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- Global crude prices have fallen sharply but they could jump 23% over the next 12 to 36 monhts, according to Bank of America.
- The deep inversion of the 2- and 10-year Treasury notes signals worse-than-expected recessions worldwide, which poses demand risks to oil.
- BofA analysts said oil prices depend on a Fed pivot, as well as China reopening its economy.
Bank of America says oil prices could surge 23% from current levels and hit $90 a barrel depending on two factors: a Federal Reserve policy pivot and China’s reopening plans.
Brent crude, the international benchmark, traded Monday at about $73 a barrel. It climbed to over $120 in June, but has fallen recently as the global economic outlook falters.
Fears of weaker growth have dragged oil lower, as well as other commodity markets, but a Fed pivot could bring demand back and send oil prices higher, Bank of America strategists wrote in a Monday note.
The deep inversion of the 2-year and 10-year Treasury notes, for example, have weighed on near-dated oil contracts, as they are recessionary signals.
“With the interest rate curve now fully inverted, Brent may need a Fed pivot to turn the corner,” the strategists said, adding that US fiscal policy has remained relatively relaxed.
: Brent prices and 2s10s yield curve
BofA Global Research
The second key factor that could push Brent crude higher is China’s continued reopening efforts, analysts said. Demand risks from a delayed China reopening could keep oil prices muted, but if Beijing accelerates the process it would present upside for Brent crude.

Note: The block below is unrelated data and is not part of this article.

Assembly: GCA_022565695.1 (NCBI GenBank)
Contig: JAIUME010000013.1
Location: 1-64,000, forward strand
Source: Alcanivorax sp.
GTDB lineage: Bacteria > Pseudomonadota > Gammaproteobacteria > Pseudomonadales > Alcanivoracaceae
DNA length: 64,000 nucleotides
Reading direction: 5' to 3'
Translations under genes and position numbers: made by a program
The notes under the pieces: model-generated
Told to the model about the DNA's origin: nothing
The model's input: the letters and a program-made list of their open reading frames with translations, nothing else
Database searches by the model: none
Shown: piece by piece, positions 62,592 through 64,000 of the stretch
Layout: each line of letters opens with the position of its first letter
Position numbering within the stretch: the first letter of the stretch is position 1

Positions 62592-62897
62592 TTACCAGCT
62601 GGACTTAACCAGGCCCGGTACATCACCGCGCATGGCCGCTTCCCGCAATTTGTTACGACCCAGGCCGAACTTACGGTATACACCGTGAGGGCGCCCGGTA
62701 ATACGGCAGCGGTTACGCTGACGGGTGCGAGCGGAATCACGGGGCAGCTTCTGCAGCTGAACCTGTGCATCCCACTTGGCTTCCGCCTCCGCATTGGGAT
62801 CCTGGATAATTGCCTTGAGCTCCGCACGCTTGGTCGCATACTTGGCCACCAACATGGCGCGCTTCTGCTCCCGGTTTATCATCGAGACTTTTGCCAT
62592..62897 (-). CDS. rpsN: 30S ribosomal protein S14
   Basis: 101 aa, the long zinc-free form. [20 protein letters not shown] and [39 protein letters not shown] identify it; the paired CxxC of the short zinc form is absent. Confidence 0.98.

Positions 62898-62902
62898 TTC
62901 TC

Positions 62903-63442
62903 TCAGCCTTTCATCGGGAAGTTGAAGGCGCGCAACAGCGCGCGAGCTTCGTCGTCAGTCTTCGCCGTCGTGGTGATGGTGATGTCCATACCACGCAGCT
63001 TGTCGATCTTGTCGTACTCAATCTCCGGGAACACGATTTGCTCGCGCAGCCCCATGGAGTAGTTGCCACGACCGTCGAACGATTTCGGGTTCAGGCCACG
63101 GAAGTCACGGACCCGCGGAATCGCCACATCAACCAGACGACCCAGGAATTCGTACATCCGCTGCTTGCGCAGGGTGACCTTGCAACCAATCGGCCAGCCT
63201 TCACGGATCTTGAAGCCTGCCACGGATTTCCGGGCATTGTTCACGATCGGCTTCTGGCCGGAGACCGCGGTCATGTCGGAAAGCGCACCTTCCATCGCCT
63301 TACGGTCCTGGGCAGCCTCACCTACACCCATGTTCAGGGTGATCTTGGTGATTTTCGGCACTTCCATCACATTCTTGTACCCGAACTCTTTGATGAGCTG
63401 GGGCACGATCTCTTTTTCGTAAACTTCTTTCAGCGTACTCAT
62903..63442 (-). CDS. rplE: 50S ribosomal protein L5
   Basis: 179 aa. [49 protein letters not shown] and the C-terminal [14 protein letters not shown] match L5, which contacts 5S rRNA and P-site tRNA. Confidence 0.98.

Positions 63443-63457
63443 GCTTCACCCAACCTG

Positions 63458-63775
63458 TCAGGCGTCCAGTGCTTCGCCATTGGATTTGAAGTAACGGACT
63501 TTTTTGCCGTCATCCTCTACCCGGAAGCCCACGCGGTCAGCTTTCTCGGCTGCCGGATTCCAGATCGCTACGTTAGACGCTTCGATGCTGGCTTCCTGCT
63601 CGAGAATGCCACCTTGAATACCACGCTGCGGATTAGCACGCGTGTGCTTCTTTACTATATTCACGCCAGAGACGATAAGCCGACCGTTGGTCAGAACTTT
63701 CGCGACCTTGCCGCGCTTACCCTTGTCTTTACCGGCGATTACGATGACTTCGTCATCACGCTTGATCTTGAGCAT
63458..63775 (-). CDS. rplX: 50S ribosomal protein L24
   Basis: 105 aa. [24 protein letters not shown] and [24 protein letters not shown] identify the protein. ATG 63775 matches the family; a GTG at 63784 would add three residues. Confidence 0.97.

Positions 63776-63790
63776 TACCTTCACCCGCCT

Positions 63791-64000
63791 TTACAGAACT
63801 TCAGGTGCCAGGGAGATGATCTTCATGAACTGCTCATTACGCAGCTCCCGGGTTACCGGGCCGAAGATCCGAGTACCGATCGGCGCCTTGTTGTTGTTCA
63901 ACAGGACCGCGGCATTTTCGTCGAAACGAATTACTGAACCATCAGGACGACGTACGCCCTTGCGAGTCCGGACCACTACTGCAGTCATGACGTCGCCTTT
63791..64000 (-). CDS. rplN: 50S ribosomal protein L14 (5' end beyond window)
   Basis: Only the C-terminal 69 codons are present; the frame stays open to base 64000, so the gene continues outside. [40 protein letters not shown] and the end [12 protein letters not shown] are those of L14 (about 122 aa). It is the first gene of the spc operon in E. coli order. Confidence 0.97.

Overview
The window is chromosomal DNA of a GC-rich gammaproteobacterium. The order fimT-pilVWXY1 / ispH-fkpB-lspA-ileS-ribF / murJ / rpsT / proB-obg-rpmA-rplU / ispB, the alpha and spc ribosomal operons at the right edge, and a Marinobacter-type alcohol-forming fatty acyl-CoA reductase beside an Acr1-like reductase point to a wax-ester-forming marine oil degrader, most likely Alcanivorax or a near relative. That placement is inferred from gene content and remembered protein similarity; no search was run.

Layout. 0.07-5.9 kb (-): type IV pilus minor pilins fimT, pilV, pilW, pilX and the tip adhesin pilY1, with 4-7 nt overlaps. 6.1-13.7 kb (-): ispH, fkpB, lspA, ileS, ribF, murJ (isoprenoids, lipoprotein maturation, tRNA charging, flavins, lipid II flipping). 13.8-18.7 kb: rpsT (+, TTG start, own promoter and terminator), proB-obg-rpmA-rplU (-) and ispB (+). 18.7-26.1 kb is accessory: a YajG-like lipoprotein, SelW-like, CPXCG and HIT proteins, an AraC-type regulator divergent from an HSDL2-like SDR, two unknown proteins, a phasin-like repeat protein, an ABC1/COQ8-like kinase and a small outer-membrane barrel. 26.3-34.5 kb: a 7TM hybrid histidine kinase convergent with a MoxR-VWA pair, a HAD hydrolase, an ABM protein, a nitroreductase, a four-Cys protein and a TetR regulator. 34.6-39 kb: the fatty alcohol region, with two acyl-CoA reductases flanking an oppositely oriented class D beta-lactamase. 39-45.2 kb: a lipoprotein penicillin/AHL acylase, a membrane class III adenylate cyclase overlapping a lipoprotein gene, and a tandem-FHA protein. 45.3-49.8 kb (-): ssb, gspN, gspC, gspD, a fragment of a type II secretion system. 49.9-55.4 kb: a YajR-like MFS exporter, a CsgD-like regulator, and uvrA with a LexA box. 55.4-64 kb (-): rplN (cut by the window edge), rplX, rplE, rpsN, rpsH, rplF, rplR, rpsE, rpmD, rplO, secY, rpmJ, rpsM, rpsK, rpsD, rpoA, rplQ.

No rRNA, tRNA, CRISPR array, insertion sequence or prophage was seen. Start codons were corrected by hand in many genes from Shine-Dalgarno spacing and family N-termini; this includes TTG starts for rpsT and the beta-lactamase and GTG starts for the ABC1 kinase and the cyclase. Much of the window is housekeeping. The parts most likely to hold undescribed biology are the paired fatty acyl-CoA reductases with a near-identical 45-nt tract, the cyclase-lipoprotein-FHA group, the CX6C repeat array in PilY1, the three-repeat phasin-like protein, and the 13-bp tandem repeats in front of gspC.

“[T]he spot price of crude oil has come off sharply but longer dated prices have been more resilient, pointing to a much more constructive market over the next 12 to 36 months as China reopens and the US and Europe come out of recession,” Bank of America said.
Still, China, the world’s second largest economy, could reopen in fits and starts, according to BofA.
Thanks to Beijing’s extensive lockdowns so far, natural immunity in China could be lower and hospital capacities may be strained, which ultimately could lead to a slower rebound in oil demand.
What’s more, aggregate open interest in oil markets has fallen off to a point not seen since 2015, BofA said, which poses another headwind for oil prices from the investor side.
“In sum, Brent may need a Fed pivot and a successful China reopening to turn the corner, but prices could bounce up quickly above $90/bbl if these two conditions are met, especially now that spec positioning has turned neutral,” the strategists maintained.
Meanwhile, with Western nations agreeing to a generous Russian oil price cap of $60 a barrel, the impact on crude prices has been minimal, as Moscow hasn’t been forced to slash supplies, the bank’s strategists noted. Russian supplies continue to flow into global markets, with almost 90% of the shunned barrels diverting to Asia away from Europe.